Sunday, October 31, 2010

Studies Confirm Financial Exploitation Is One Of The Fastest Growing Forms of Elder Abuse

By John North, Better Business 
Bureau Saturday, October 30, 2010

A bank called Montgomery County Adult Protective Services concerning unusual activity in a 92-year-old man’s bank account. It was discovered he was writing checks totaling $2,000 a day to neighbors. He had signed the checks, but the neighbors were writing out the rest of them. More than $700,000 was lost. Stories like this happen in our community daily.

Financial exploitation is one of the fastest growing forms of elder abuse. A study estimates there is $2.6 billion in senior financial fraud annually. An Ohio Department of Jobs and Family Services report estimated more than 2,500 reports of senior exploitation in Ohio and APS reported more than 210 local cases in 2009.

Exploitation is the unlawful or improper act of obtaining or using a vulnerable adult’s funds, credit, assets or other property with intent to deprive them for the benefit of someone other than the vulnerable adult. Signs of exploitation include:

• Sudden changes in bank accounts or banking practices, including unexplained withdrawals by people accompanying seniors.

• Suspicious activity on credit cards.

• Abrupt changes in wills or financial documents.

• Forged signatures for financial transactions.

Seniors are targeted because they account for 70 percent of U.S. households’ net worth. They’re polite, trusting, fear losing their freedom and physical harm. Many are ashamed of being scammed or don’t know they’ve been scammed.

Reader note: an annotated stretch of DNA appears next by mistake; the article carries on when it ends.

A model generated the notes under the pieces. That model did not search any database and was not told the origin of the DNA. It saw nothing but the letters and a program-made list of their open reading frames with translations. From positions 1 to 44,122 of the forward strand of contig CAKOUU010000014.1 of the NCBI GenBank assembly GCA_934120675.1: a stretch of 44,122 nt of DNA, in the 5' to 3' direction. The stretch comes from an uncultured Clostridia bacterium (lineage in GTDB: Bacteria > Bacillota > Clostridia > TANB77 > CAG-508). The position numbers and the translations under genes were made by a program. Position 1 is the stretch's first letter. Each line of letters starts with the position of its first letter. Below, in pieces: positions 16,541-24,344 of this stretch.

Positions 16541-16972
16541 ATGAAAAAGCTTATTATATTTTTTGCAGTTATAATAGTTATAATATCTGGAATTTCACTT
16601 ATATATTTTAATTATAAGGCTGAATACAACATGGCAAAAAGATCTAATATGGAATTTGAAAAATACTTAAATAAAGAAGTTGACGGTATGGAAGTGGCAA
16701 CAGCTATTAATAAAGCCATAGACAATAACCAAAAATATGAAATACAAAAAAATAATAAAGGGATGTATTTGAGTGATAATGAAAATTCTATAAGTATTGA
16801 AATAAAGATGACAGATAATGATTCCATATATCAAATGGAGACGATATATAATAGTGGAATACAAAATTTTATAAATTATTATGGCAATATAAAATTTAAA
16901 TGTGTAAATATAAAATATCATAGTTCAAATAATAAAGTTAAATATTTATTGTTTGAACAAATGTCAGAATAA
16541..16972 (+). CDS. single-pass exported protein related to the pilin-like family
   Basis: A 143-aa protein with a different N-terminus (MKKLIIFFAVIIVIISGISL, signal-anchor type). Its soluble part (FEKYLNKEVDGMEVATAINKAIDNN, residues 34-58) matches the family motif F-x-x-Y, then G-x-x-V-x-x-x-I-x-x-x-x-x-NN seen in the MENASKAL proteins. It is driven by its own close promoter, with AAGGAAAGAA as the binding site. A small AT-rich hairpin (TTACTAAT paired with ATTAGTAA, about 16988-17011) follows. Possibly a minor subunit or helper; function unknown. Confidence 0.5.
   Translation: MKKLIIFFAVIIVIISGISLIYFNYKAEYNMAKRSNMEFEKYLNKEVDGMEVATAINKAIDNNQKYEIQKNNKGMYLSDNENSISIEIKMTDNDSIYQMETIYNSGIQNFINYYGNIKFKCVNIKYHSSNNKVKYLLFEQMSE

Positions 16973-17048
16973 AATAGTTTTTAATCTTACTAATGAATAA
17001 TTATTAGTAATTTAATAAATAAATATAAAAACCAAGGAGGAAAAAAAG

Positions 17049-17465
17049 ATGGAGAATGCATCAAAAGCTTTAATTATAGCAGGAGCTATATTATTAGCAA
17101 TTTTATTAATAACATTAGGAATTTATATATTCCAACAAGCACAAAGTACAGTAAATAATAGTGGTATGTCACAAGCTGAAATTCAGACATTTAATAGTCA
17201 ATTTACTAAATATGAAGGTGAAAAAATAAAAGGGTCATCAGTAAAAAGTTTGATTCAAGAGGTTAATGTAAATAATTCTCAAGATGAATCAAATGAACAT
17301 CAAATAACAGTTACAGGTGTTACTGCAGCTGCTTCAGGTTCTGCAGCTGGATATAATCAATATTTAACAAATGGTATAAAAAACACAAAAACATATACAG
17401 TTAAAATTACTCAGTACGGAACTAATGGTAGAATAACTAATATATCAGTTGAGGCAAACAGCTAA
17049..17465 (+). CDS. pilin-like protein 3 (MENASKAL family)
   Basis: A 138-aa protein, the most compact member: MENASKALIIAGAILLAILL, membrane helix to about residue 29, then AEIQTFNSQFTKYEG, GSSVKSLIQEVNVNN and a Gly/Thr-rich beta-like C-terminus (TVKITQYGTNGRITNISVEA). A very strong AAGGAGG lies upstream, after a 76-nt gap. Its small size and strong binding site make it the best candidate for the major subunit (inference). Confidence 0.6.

The best defense is knowledge. The Better Business Bureau advises seniors to:

• Get advice from trusted family members, friends, lawyers or bankers.

• Never give out personal information to unfamiliar people or companies.

• Get everything in writing.

• Be sure blanks are completed and review and understand contracts before signing.

• Use direct deposit for checks to prevent interception.

• Beware of unsolicited notifications with phony checks claiming you’ve won.

• Avoid high-pressure or scare tactics.

• Review bank, insurance, credit card and medical bill statements regularly.

Locally, the BBB is represented on the Collaboration Against Abuse, Neglect and Exploitation, a multi-disciplinary team formed to prevent and eliminate elder abuse, neglect and the exploitation of older and vulnerable adults through education, advocacy, intervention and services. Contact the BBB for more information on elderly fraud. Visit or call (937) 222-5825 (937) 222-5825 or (800) 776-5301

John North is president and CEO of the Dayton Better Business Bureau.

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